The Germans have two rifle squads, two LMG squads and a bomber squad, with one leader and a sergeant.
The British defenders have a standard platoon - rifle squad, LMG squad, rifle-grenade squad and bombers, with a leader. The bombers and the leader start off-table as reinforcements, the LMG in a concrete bunker in the centre and the other two squads sheltering in bunkers in the front-line trench.
The Germans are attacking as the barrage lifts.
The terrain onsists of s ingle trench line, with a communication trench heading off towards the British baseline. There are eight 3" wire sections across the front of the trench and about 4" from it. At the start of the game the Germans can dice for each one; it is removed on a 5-6.
I placed shell-holes and low rises placed at random.
The British units suffer effects of pre-game bombardment as per the rules.
Owing to their confused state, the British only roll 1D6 for command. They can move units or set aside command points for reinforcements. Before rolling command dice they can spend these banked command points, rolling a D6 against them. On a score equal to or less than the banked points the reinfocements appear, at one of the three points where the trenches leave the board.The original scenario has rules for off-table HMG fire, but I didn't work out how to resolve that. I think in future I'd have it appearing as some kind of auto-reinforcement with the LOS being measured from one of the three points where trenches leave the board (these also being the three possible entry points for the British reinforcements as well), firing as an HMG at long range but perhaps only scoring 1D3 damage - annoying rather than deadly.
Anyway, heres the game set up and ready to go. I put the British bases on for the look of it, but really they're hidden in the bunkers/pillbox.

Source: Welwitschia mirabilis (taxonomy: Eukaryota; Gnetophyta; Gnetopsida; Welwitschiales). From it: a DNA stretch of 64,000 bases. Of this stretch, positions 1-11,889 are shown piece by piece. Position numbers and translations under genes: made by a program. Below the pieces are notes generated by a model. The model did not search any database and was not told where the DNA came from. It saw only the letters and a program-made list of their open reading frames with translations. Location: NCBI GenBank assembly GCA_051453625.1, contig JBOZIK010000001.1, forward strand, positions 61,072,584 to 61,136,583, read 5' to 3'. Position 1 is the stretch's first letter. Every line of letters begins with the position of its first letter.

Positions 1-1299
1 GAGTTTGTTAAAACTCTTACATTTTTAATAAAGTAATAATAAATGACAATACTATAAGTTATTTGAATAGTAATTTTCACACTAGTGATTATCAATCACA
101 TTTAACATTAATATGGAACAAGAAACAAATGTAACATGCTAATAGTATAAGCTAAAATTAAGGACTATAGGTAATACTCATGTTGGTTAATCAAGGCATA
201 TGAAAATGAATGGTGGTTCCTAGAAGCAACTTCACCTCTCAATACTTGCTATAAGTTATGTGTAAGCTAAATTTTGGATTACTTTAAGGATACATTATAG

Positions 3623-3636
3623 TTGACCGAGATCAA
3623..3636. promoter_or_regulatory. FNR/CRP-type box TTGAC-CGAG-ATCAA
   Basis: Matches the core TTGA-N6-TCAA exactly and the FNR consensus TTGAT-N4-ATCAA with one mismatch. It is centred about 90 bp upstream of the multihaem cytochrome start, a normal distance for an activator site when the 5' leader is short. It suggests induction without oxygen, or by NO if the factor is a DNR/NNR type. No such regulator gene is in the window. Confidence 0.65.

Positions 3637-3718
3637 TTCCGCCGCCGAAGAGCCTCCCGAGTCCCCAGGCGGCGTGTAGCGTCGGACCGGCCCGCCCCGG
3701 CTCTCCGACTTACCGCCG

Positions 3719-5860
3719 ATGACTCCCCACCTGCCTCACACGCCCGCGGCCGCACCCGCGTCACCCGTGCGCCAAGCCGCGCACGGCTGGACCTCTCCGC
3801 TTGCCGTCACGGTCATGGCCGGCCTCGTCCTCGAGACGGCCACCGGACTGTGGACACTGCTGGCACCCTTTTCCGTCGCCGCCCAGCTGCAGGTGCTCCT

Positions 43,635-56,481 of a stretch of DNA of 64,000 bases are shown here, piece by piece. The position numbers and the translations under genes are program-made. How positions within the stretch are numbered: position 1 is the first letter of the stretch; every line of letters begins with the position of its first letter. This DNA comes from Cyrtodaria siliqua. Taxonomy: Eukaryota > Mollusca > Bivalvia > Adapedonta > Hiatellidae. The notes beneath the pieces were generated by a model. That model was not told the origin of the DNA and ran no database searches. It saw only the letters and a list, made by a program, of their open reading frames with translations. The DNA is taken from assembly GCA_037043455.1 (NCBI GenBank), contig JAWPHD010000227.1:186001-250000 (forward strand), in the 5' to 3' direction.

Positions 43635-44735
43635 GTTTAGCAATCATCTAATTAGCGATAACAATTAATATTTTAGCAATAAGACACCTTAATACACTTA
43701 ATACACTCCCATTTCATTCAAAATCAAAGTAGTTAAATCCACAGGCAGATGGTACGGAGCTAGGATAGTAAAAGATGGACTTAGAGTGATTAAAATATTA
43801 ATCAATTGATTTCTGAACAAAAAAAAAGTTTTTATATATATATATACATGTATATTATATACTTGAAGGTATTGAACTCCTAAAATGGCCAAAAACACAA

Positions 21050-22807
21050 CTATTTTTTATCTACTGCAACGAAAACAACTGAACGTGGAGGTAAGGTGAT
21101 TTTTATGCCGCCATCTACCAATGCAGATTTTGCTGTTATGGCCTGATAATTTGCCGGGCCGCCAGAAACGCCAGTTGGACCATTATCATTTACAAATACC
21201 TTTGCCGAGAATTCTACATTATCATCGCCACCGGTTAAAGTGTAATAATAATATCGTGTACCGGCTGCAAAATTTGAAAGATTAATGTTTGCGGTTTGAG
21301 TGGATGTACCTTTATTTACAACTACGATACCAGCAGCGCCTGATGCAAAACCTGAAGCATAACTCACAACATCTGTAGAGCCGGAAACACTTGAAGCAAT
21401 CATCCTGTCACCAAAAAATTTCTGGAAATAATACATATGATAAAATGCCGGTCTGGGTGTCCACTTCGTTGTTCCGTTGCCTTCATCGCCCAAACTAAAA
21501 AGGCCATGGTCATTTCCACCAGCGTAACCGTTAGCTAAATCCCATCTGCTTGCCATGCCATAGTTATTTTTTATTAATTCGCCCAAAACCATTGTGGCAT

The Germans had some craters on their baseline, so deployed the two LMG squads there, with orders to take the pillbox under fire and keep it suppressed, or provide supporting fire for the other squads. The other squads aimed for the British bunker on their left; the rifle squads were to deal with the trench, whilst the bombers, led by the sergeant, were to swing round, flank the pillbox and assault it.
The Germans moved rapidly, and their riflemen quickly entered the trench before teh British emerged from their bunker. The bombers followed close behind. The other riflemen moved through a gap in the wire in front of the pillbox. Suppresive fire from the German LMGs wasn't enough to stop the British from spreaying them with fire, and they fell back to regroup.
The British came out of their bunker and fighting broke out along the trench. The British retreated.
The Germans consolidated their position, and the bombers got themselves in a position to move in on the pillbox.
They attacked, but were driven back, but with light casualties only.
Alerted by the firing the British reinforcements arrived, rushing down the trench to assault the Germans. The fight was fierce and the Germans fell back, but the British suffered badly and lost their officer as well.
The Germans attacked the pillbox again, and destroyed the squad inside, taking the defences.
German and British troops face off along the trench.
The supporting fire from the LMG was starting to tell now, inflicting steady casualties on the British. The bombers were soon dispersed.
The British tried to consolidate their position, with a rifle squad grabbing the junction with their communication trench, and the rifle grenadiers finding the range of the supporting LMG. But the german platoon commander was directing the fire of his support weapons, and kept them in the fight.
The Germans attacked again, attempting to take the junction, but both assaults were thrown back.
However the Germans had the advatage of numbers, and kept up a relentless series of attacks, whilst allowing squads to recover. The British had no such luxury, and were soon defeated.
Their surviving squad - the rifle-grenades - retreated back down the trenches.
The Germans took hits, but didn't lose any squads, as they had the numbers and initiative to be able to pull units out of the fight to recover.
To be fair this was a closer fight than it looked; The Germans did take hits, and a couple more casualties could have seen units lost at key moments, maybe handing the initiative to the British. But on the whole a careful German plan should win this each time.